Study Type : Observational
Actual Enrollment : 0 participants
Time Perspective: Prospective
Official Title: Evaluation of the Clinical Practice of Using of a 70 % Ethanol Lock Solution for the Prevention of Catheter Related Blood Stream Infections in Pediatric Patients Undergoing Intestinal Rehabilitation
Study Start Date : December 2009
Estimated Primary Completion Date : June 2011
Estimated Study Completion Date : December 2011

Resource links provided by the National Library of Medicine

MedlinePlus related topics: Rehabilitation
U.S. FDA Resources

Group/Cohort Intervention/treatment
Intestinal Rehab Drug: Ethanol Lock
Ethanol Lock

Primary Outcome Measures :
  1. To determine the 90 day infection rate in eligible subjects for the term immediately prior to enrollment in the study protocol. [ Time Frame: 90 days ]

Secondary Outcome Measures :
  1. 90 day CRBSI rate in enrolled subjects. [ Time Frame: 90 days ]
  2. Type of organism involved in CRBSI, and the treatment strategy used for each infection. [ Time Frame: 90 days ]

Information from the National Library of Medicine

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Ages Eligible for Study:   up to 25 Years   (Child, Adult)
Sexes Eligible for Study:   All
Accepts Healthy Volunteers:   No
Sampling Method:   Non-Probability Sample
Study Population
Short Bowel Syndrome

Inclusion Criteria:

  • Signed informed consent/assent and willingness to adhere to protocol
  • Intestinal rehabilitation patients with documented short bowel syndrome
  • Age: newborn to 19 years of age
  • Indwelling tunneled venous catheter placed for the purpose of total parenteral nutrition/IV fluids, with a 2 hour or longer window out of 24 hours for ethanol lock instillation
  • No history of alcohol abuse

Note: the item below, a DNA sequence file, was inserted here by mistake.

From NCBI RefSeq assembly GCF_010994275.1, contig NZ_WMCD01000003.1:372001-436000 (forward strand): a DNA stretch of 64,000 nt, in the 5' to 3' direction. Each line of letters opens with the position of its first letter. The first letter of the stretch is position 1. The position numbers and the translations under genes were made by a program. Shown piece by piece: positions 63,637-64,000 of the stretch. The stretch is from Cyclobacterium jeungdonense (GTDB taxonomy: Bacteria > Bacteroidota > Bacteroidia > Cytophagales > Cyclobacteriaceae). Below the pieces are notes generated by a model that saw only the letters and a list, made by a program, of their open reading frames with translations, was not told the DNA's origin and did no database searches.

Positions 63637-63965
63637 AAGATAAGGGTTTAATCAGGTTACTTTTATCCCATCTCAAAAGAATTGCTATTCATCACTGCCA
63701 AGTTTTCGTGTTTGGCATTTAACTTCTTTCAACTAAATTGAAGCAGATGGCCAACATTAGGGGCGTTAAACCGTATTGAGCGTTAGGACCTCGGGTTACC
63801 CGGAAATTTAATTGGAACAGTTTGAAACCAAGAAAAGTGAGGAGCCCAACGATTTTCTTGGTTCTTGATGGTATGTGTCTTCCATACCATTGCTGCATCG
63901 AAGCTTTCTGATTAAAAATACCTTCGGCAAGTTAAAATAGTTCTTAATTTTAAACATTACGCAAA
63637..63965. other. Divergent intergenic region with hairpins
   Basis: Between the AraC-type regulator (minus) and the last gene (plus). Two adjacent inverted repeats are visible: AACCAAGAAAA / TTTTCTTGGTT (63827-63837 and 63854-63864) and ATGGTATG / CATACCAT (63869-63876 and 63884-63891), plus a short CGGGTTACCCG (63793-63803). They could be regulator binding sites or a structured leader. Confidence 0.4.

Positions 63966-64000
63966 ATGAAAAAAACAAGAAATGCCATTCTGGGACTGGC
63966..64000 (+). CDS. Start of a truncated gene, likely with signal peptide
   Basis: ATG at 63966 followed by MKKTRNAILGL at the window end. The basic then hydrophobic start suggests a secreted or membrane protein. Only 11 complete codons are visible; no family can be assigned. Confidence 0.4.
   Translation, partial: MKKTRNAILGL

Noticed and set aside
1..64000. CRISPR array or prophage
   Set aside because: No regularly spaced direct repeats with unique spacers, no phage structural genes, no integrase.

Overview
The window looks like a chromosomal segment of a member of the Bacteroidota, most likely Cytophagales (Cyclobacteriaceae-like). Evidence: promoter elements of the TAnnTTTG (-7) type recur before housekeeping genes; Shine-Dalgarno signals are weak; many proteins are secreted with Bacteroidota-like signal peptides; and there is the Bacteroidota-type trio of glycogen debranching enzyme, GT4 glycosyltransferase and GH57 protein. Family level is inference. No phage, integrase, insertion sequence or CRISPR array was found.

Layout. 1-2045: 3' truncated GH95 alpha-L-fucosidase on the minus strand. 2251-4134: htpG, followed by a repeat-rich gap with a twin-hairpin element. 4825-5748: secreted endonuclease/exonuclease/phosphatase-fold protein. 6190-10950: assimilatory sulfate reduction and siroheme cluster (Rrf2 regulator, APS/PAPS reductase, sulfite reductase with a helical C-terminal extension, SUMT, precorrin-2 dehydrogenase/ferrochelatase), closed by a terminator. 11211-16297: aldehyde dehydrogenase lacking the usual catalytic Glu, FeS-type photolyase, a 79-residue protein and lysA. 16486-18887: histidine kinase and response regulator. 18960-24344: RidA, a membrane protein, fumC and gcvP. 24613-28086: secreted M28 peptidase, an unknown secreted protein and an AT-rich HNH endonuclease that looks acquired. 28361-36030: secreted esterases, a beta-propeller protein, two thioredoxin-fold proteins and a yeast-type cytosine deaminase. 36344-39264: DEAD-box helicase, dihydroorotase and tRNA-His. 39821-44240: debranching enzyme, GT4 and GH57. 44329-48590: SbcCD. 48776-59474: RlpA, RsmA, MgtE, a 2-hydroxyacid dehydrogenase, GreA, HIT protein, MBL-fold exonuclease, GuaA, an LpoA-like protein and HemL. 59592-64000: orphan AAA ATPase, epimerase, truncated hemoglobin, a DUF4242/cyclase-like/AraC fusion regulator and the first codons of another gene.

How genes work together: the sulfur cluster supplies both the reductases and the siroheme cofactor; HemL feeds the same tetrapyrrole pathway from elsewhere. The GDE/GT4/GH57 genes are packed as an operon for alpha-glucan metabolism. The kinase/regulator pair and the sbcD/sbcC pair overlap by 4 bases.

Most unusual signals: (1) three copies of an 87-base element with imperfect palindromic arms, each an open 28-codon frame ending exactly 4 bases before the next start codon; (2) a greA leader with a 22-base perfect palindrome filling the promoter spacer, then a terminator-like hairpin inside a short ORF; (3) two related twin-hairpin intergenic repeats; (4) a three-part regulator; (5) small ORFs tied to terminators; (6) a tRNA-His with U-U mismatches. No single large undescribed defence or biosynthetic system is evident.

• No history of hypersensitivity to ethanol
  • No history or documented active seizure disorder

Exclusion Criteria:

  • Parent/guardian unwilling to sign consent
  • Active bacterial infection
  • Non-tunneled, non-permanent catheter (triple lumen or PICC)
  • Pre-existing condition that would prevent enrollment as determined by each patients' physician
  • Inability to adhere to protocol

Information from the National Library of Medicine

To learn more about this study, you or your doctor may contact the study research staff using the contact information provided by the sponsor.

Please refer to this study by its identifier (NCT number): NCT01409772

United States, Nebraska
University of Nebraska Medical Center
Omaha, Nebraska, United States, 68198
Sponsors and Collaborators
University of Nebraska
Principal Investigator: Kari A Simonsen, MD UNMC

Responsible Party: Kari Simonsen, MD, University of Nebraska Medical Center Identifier: NCT01409772     History of Changes
Other Study ID Numbers: 156-09-FB
First Posted: August 4, 2011    Key Record Dates
Last Update Posted: June 18, 2012
Last Verified: June 2012

Additional relevant MeSH terms:
Communicable Diseases
Short Bowel Syndrome
Malabsorption Syndromes
Intestinal Diseases
Gastrointestinal Diseases
Digestive System Diseases
Postoperative Complications
Pathologic Processes
Anti-Infective Agents, Local
Anti-Infective Agents
Central Nervous System Depressants
Physiological Effects of Drugs